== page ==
The Library's Science, Technology and Business Division has published several additional subject bibliographies in its "Tracer Bullet" series. Not intended to be comprehensive, these compilations are designed—as the name of the series implies—to put the reader "on target."
Diabetes Mellitus updates the division's previous diabetes bibliography (1986) and emphasizes patient information. Diabetes mellitus is a disease characterized by the body's inability to produce or use insulin properly, resulting in high levels of blood glucose. According to the Centers for Disease Control and Prevention, 15.7 million Americans have diabetes. Of these, 5.4 million are not aware that they are diabetic.
There are four types of diabetes mellitus. Type 1 is caused by autoimmune, genetic and environmental factors; the body produces no or extremely low levels of insulin. In Type 2, the body cannot produce enough insulin; Type 2 is associated with several risk factors, including family history, obesity, age and ethnicity. The third type occurs during some pregnancies, but disappears once the pregnancy is over; women who have had "gestational" diabetes in the past are more likely to repeat with subsequent pregnancies. Type 4 has surgery, drugs, malnutrition or infection among the causal factors. Complications of diabetes include hypertension, heart attack, stroke, circulation problems, kidney failure and blindness.
Vitamins and Minerals
Vitamins and minerals are important components of human nutrition. Although specific vitamins were not discovered until the 20th century, the effects of nutritional deficiencies were recognized much earlier. The term "vitamine" was first proposed in 1912 by Polish chemist Casimir Funk; it was shortened to "vitamin," and as vitamins were identified over the following decades, they came to be viewed as essential elements in maintaining good health and in treating diseases of deficiency.
Synthesized vitamins became widely available and were increasingly added to foods and sold as tablets and capsules. The one-a-day vitamin and mineral supplement, introduced in 1940, quickly gained widespread popularity, especially in the United States, where by 1997 an estimated half of all Americans were taking a supplement on a regular basis. Today we recognize approximately 13 vitamins or vitamin groups, as well as seven major minerals and 10 trace elements.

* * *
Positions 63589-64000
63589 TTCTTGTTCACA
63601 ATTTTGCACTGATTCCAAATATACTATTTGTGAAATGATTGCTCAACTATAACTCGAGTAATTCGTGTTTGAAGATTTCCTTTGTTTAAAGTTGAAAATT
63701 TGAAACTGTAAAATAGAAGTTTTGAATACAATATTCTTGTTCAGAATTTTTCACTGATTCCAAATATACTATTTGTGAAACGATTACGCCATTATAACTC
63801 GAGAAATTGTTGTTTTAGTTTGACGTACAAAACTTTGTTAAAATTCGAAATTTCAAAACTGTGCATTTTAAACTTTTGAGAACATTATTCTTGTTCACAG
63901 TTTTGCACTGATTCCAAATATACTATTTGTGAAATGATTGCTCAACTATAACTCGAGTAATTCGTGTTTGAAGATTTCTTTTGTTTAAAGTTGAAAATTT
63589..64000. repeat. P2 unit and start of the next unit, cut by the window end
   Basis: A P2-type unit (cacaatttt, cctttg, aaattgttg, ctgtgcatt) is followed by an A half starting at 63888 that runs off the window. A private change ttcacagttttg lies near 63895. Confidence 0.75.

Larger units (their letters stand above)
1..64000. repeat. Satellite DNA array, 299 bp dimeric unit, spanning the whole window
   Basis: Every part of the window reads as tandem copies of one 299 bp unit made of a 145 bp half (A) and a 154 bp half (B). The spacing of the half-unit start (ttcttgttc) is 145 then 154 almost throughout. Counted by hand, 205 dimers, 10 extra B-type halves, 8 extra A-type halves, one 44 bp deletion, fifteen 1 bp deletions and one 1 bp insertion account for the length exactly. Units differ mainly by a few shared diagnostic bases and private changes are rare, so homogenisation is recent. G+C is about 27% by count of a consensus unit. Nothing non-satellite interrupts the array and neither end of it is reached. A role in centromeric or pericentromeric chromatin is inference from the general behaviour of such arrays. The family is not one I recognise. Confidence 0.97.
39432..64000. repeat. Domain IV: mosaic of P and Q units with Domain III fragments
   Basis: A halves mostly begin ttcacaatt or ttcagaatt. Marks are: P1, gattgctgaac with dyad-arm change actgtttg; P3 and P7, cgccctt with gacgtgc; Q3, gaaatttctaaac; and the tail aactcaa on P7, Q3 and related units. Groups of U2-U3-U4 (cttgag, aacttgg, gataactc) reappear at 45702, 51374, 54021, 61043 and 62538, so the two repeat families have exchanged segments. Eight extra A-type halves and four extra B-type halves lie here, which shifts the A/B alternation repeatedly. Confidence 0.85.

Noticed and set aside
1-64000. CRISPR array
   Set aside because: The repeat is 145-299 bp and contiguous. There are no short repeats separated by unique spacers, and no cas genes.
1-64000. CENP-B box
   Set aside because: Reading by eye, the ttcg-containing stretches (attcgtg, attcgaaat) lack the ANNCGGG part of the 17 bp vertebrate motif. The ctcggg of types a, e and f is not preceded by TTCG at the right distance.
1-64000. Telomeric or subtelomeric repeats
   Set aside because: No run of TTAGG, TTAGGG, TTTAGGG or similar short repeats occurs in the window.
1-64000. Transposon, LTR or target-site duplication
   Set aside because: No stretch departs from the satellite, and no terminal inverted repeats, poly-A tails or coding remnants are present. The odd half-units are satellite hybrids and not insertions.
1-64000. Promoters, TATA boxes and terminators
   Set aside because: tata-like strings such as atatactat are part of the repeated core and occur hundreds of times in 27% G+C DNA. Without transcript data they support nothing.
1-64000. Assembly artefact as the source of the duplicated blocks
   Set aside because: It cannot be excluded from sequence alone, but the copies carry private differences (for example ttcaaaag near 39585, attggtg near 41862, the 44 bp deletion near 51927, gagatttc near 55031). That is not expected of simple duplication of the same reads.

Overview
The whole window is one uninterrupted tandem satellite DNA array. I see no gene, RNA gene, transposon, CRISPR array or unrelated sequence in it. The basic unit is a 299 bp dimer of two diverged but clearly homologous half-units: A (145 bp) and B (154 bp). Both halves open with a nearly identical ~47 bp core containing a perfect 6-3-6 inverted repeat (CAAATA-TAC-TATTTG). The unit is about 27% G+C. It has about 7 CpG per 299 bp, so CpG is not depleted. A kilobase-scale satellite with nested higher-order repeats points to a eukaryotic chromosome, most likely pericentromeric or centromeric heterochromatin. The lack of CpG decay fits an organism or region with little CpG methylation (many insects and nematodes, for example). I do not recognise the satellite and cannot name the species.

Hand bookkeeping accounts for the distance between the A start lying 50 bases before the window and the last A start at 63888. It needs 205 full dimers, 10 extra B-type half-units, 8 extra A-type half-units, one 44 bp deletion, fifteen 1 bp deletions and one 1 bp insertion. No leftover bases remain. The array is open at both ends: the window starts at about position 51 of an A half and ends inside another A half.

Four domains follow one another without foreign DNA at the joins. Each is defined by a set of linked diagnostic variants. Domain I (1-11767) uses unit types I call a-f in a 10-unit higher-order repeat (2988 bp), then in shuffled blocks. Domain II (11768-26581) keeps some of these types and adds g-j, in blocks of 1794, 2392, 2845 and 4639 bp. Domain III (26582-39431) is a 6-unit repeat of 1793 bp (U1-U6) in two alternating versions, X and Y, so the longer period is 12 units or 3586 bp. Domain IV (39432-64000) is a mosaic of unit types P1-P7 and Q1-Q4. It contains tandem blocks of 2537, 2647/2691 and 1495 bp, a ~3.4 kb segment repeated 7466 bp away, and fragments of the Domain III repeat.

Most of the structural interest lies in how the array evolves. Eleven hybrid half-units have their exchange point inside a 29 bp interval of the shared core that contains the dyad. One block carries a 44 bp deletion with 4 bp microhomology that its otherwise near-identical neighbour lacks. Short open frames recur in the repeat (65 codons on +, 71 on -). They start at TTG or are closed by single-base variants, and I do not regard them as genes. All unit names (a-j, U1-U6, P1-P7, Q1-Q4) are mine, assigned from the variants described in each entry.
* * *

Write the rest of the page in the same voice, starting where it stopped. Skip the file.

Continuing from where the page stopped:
Interest in sports has expanded and changed since the first Tracer Bullet on sports medicine was published in 1979. Sports medicine is no longer limited to treating the professional athlete. Today, children start playing sports at a very early age and with greater intensity than their parents did. Title IX of the Higher Education Act of 1965 has encouraged participation in sports by girls and women. More people are physically active throughout their lives, and there is increasing interest in recreational sports at all ages.
The bibliography covers a broad range of topics, from prevention to the assessment and treatment of injuries, from physical therapy and alternative medicine to nutrition, drug use and the psychological aspects of injury. Sports medicine information can be specific for the age of the athlete (youth, adolescent, adult) as well as for gender. Publications are available for professional clinicians, trainers, coaches, parents of athletes and for athletes themselves.
These new publications are free and may be obtained by writing to the Science, Technology and Business Division, Library of Congress, Washington, DC 20540, or by telephoning (202) 707-5664. A list is available of many other Tracer Bullets on timely subjects in science and technology.
For those with Internet access, all Tracer Bullets published from 1989 until several years ago, as well as selected older Tracer Bullets, can be read on a Web-mounted full-text database, SCTB Online, which can be reached at memory.loc.gov/sctb or from under the Science Reading Room home page at www.loc.gov/rr/scitech. The three items announced here will be added to the database in a short while.